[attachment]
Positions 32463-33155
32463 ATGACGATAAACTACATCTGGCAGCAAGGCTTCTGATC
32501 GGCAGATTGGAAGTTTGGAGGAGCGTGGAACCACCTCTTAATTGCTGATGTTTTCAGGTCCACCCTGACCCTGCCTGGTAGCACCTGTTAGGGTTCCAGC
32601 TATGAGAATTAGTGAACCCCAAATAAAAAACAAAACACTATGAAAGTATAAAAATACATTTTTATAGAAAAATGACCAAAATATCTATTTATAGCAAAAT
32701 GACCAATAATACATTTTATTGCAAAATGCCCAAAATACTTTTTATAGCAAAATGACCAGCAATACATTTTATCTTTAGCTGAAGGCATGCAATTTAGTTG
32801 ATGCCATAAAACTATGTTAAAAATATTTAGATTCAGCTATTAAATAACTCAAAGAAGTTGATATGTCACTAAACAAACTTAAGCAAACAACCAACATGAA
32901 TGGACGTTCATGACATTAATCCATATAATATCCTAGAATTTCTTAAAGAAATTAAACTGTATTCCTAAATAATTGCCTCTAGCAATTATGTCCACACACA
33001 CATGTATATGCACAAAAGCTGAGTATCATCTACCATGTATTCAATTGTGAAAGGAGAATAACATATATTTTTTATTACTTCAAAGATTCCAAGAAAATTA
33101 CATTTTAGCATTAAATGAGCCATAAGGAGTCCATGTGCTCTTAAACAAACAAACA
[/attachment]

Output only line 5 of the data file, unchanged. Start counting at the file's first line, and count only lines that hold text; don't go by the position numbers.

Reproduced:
32701 GACCAATAATACATTTTATTGCAAAATGCCCAAAATACTTTTTATAGCAAAATGACCAGCAATACATTTTATCTTTAGCTGAAGGCATGCAATTTAGTTG